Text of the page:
“I think a lot of us, myself most definitely, actually identify a lot with monstrosity, as a way of acknowledging how we often sit outside of mainstream or traditional models of accepted identities.

“I think a lot of people are drawn to Lady Dimitrescu because her monstrosity is part of what makes her powerful.”

While the reaction to Dimitrescu has been widely positive, some critics are less impressed by some of the game’s other outlandish character designs.

Polygon’s Suriel Vazquez took issue with an overweight merchant named The Duke, calling him “the game’s worst character” and “a boring, eye-rolling caricature of a fat person.”

“As someone who’s struggled with their weight for most of their life, I found The Duke’s portrayal a frustrating reminder that yes, people still see the overweight as grotesque and slovenly,” Vazquez wrote.

A history of heroines

Dimistrescu isn’t the only woman to make an impression throughout Resident Evil’s history.

In the first game, released in 1996, players could choose to play as either Chris Redfield or Jill Valentine, with whomever they chose taking the leading role. The setup continued in 1998’s follow-up with their next duo Claire Redfield and Leon Kennedy.

Tremblay immediately gravitated towards these characters, first with Claire in 2002’s Resident Evil Code: Veronica, then with Jill’s solo leading role in Resident Evil 3: Nemesis.

“[Claire] was a younger sister — I’m a younger sister to older brothers — she rode a motorcycle, and she just seemed so cool. I wanted to be her and I definitely wanted to play as her,” she said.

Resident Evil’s first playable female characters Claire Redfield, left, and Jill Valentine, right, seen in the recent remakes of Resident Evil 2 and 3, respectively. (Capcom)

“She was everything that 14-year-old me wanted and needed.”

The characters were her inroads to a years-long appreciation of the series.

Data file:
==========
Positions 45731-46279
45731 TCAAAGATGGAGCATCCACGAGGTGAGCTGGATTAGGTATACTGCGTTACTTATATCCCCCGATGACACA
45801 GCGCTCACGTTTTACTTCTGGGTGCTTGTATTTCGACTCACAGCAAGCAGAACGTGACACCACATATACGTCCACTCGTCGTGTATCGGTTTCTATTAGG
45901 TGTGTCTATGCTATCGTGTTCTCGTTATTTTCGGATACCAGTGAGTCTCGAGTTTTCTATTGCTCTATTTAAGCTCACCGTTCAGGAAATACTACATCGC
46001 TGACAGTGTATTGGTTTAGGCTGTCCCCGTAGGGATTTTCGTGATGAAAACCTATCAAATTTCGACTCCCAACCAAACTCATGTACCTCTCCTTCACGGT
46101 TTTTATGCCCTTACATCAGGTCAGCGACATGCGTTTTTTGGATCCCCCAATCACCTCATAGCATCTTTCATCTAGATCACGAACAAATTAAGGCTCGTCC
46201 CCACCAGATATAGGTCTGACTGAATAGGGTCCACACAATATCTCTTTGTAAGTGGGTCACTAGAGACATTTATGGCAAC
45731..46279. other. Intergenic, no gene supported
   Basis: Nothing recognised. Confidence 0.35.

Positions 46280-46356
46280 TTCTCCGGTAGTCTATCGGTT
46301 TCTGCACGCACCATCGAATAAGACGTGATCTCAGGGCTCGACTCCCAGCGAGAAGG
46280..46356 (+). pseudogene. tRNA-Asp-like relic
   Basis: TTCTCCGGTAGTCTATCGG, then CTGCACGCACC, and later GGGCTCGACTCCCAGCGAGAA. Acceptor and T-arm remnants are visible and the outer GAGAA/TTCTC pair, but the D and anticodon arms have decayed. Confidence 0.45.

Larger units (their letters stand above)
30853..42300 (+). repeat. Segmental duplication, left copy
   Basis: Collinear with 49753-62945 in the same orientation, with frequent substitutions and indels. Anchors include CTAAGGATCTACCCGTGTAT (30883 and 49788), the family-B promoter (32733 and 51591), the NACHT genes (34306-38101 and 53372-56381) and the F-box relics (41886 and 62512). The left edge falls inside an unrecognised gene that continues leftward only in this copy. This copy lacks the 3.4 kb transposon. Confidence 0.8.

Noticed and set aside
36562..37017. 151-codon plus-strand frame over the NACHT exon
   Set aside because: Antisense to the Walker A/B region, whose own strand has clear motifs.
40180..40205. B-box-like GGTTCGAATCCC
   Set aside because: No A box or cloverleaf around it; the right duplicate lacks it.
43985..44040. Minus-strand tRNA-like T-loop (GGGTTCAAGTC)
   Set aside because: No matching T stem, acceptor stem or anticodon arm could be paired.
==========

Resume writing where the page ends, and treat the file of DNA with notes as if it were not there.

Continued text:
“It was good, campy horror, and it was everything the budding horror writer in me wanted. But I never would’ve started playing them if it wasn’t Claire and Jill as playable characters.”

Parrish also noted gaming’s long history of playable heroines. But it’s only recently that players have seen “different kinds of female characters,” whether it be their appearance, ethnicity, or body type.

She cited Zarya, a fighter with a bodybuilder’s physique in Overwatch, and Bayonetta, a lanky, flamboyant witch from the games of the same name, as examples.

“[Dimitrescu] kind of dovetailed nicely with this whole, you know, changing of the culture with how we talk about female sexuality and how we talk about what about women that we find appealing,” she explained.

Will Dimitrescu return?

Given the explosion of interest in the leadup to Village‘s release, players might be disappointed to learn that Dimitrescu doesn’t play an extended role over the course of the game’s roughly 10-hour runtime.

But Parrish says it’s entirely possible the character could make a return in future instalments.

“Women are allowed to be these incredible villains, as well as heroes, and it’s heartening to see her being treated that way,” Tremblay said of the character’s marketing push.                                                                         

“And also, I mean, tall women are hot! Even if they’re monsters — especially if they’re monsters.” 

Written by Jonathan Ore. Produced by Sameer Chhabra.